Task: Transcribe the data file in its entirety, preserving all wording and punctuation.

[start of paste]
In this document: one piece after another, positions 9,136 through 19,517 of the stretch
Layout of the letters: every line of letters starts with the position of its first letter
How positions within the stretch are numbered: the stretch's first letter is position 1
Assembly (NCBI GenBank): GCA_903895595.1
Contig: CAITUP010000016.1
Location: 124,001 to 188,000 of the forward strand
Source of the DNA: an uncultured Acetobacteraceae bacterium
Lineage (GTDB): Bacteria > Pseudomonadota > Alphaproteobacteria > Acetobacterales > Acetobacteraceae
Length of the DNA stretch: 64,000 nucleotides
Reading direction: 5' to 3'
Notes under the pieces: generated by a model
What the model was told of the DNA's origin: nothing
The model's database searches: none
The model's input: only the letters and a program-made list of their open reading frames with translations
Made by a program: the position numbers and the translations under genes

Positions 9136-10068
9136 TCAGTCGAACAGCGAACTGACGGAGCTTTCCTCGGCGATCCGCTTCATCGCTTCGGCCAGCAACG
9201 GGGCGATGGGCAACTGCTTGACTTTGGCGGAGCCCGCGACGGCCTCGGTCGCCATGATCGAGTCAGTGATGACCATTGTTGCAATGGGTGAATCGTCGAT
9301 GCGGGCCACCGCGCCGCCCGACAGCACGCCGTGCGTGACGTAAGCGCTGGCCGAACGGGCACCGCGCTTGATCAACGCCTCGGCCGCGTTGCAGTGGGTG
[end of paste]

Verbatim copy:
In this document: one piece after another, positions 9,136 through 19,517 of the stretch
Layout of the letters: every line of letters starts with the position of its first letter
How positions within the stretch are numbered: the stretch's first letter is position 1
Assembly (NCBI GenBank): GCA_903895595.1
Contig: CAITUP010000016.1
Location: 124,001 to 188,000 of the forward strand
Source of the DNA: an uncultured Acetobacteraceae bacterium
Lineage (GTDB): Bacteria > Pseudomonadota > Alphaproteobacteria > Acetobacterales > Acetobacteraceae
Length of the DNA stretch: 64,000 nucleotides
Reading direction: 5' to 3'
Notes under the pieces: generated by a model
What the model was told of the DNA's origin: nothing
The model's database searches: none
The model's input: only the letters and a program-made list of their open reading frames with translations
Made by a program: the position numbers and the translations under genes

Positions 9136-10068
9136 TCAGTCGAACAGCGAACTGACGGAGCTTTCCTCGGCGATCCGCTTCATCGCTTCGGCCAGCAACG
9201 GGGCGATGGGCAACTGCTTGACTTTGGCGGAGCCCGCGACGGCCTCGGTCGCCATGATCGAGTCAGTGATGACCATTGTTGCAATGGGTGAATCGTCGAT
9301 GCGGGCCACCGCGCCGCCCGACAGCACGCCGTGCGTGACGTAAGCGCTGGCCGAACGGGCACCGCGCTTGATCAACGCCTCGGCCGCGTTGCAGTGGGTG